"It's good the US is the way it is – it is the states that will make the decisions," said Alla Weinstein, founder of Trident Winds, which has submitted an unsolicited lease for a floating project off Morro Bay, California.
She noted California's current RPS of 50% renewables, which may be upped to a goal of 100%, is the sort of state-led policy that will create certainty for an offshore supply chain.
There was agreement that it would be a mistake to for states to compete against each other. They should cooperate regionally, said the panelists. "That is the number one lesson to learn from the European experience," said Weinstein.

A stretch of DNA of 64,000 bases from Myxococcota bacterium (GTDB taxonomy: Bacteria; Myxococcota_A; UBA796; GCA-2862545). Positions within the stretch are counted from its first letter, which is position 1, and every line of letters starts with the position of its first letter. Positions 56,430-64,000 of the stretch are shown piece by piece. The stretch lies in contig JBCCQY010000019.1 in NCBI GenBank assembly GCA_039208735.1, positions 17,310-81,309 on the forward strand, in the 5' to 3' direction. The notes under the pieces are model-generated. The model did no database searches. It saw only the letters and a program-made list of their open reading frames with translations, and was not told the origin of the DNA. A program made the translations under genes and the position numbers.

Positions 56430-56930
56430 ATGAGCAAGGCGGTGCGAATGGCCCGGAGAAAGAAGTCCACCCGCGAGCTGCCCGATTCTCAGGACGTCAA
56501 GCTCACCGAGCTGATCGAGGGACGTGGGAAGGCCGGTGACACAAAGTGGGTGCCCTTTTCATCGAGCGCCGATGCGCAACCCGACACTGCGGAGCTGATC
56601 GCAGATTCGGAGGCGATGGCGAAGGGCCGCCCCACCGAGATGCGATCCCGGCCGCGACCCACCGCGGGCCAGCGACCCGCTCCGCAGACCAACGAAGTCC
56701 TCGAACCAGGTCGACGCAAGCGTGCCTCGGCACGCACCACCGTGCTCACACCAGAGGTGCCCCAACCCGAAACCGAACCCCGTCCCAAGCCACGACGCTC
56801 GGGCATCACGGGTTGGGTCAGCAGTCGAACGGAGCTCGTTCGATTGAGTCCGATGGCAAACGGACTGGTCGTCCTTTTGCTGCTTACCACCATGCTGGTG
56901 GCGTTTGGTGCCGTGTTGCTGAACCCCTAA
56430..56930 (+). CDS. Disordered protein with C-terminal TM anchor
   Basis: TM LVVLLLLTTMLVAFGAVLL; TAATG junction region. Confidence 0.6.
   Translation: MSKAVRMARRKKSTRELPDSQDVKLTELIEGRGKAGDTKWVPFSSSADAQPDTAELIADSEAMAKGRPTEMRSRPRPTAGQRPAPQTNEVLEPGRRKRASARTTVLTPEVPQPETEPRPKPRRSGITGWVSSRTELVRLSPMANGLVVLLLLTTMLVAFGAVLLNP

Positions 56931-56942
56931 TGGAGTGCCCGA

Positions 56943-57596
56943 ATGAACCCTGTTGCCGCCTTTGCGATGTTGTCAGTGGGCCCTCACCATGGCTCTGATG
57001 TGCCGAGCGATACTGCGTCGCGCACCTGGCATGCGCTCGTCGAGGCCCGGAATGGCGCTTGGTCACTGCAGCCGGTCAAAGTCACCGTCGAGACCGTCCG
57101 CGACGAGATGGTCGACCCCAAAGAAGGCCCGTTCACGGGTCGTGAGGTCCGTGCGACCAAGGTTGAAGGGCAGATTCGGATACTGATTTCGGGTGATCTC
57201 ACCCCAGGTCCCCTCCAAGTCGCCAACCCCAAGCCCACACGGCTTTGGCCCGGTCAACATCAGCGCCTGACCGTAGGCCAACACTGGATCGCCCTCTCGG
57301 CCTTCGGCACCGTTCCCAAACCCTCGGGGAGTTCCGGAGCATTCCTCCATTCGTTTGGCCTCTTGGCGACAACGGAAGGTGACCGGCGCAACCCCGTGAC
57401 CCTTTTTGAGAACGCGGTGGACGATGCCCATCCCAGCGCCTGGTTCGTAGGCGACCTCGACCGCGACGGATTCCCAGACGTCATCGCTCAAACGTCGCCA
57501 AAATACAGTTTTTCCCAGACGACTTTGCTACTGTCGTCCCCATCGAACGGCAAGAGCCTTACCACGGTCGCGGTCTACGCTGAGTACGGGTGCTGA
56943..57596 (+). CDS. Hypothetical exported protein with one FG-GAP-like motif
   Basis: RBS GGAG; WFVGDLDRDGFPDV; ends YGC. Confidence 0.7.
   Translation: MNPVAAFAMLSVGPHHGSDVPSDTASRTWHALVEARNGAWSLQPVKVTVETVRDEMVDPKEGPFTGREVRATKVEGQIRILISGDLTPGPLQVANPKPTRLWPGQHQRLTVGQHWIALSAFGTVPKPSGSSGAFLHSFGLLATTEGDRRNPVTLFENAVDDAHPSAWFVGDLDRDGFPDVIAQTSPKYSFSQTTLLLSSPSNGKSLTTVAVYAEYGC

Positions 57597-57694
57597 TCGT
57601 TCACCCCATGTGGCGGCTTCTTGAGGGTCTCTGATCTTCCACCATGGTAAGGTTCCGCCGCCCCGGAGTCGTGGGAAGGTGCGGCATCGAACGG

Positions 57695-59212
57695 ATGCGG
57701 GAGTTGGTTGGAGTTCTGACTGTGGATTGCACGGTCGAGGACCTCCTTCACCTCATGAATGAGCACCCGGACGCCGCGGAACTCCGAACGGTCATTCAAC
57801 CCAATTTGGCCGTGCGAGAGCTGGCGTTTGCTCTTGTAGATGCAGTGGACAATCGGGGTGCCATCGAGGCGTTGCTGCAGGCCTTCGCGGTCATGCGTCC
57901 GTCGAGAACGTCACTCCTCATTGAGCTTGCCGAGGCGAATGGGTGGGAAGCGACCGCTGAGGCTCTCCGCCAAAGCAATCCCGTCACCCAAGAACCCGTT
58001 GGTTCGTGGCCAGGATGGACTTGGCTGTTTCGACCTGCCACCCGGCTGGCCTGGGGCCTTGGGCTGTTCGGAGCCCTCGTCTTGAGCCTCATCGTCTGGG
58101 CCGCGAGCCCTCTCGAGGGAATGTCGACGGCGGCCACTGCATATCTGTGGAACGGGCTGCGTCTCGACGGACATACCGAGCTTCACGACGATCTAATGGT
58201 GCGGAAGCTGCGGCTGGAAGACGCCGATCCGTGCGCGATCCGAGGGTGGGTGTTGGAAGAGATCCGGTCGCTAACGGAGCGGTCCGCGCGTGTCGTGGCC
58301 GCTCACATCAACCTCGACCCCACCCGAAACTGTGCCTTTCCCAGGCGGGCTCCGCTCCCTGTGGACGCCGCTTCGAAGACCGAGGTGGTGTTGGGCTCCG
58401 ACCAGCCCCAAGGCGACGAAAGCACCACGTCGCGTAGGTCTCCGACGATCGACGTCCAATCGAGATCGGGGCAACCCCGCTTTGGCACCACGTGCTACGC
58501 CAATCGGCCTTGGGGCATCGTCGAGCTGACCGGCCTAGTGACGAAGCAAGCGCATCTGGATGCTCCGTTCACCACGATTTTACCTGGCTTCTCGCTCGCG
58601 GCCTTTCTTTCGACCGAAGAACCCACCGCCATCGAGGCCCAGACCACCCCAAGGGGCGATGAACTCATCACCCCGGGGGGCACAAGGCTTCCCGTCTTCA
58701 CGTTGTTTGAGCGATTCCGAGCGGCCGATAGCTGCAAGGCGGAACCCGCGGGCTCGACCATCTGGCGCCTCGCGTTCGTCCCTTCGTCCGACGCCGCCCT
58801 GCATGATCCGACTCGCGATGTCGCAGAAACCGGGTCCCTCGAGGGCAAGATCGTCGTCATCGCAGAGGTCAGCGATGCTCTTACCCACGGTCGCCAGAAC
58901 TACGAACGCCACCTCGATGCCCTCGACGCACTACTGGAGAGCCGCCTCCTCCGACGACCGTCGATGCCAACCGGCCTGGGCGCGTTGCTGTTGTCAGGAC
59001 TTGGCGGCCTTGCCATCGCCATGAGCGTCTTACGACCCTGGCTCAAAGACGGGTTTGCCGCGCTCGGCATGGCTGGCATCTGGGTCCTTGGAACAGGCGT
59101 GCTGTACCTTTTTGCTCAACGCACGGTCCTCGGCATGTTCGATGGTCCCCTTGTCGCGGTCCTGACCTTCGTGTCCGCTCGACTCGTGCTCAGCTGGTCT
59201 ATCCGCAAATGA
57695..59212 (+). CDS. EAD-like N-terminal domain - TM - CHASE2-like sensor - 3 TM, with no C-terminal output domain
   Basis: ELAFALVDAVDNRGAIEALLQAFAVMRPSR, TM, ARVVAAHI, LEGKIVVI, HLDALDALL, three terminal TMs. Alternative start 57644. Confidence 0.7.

Europe's offshore industry was not helped by having different countries competing, they said. "States will have to cooperate and not go after so much local content in the beginning," agreed Clint Johnson, senior vice president at DNV GL.
Panelists were optimistic about the potential in the US offshore market because of the recent ORECs approved in Maryland, Massachusetts' upcoming solicitation for 1.6GW of offshore wind and the development activity and policy-making in New York.
"The US is the sleeping giant that is about to wake up," said Adam Thomsen, head of US growth implementation at MHI Vestas.
He even predicted the US will be the world's largest offshore market after Europe. "The momentum is real —the states in the north-east have stepped up," added DNV GL's Johnson.
"The US has moved quite a lot up our list of priorities," said Tim Fischer, vice-director of Ramboll Wind.
Make has projected that there will be roughly 2.2GW of offshore wind in the US by 2026, Fischer noted. But there will have to be "more than that" to justify a supply chain, said MHI Vestas' Thomsen.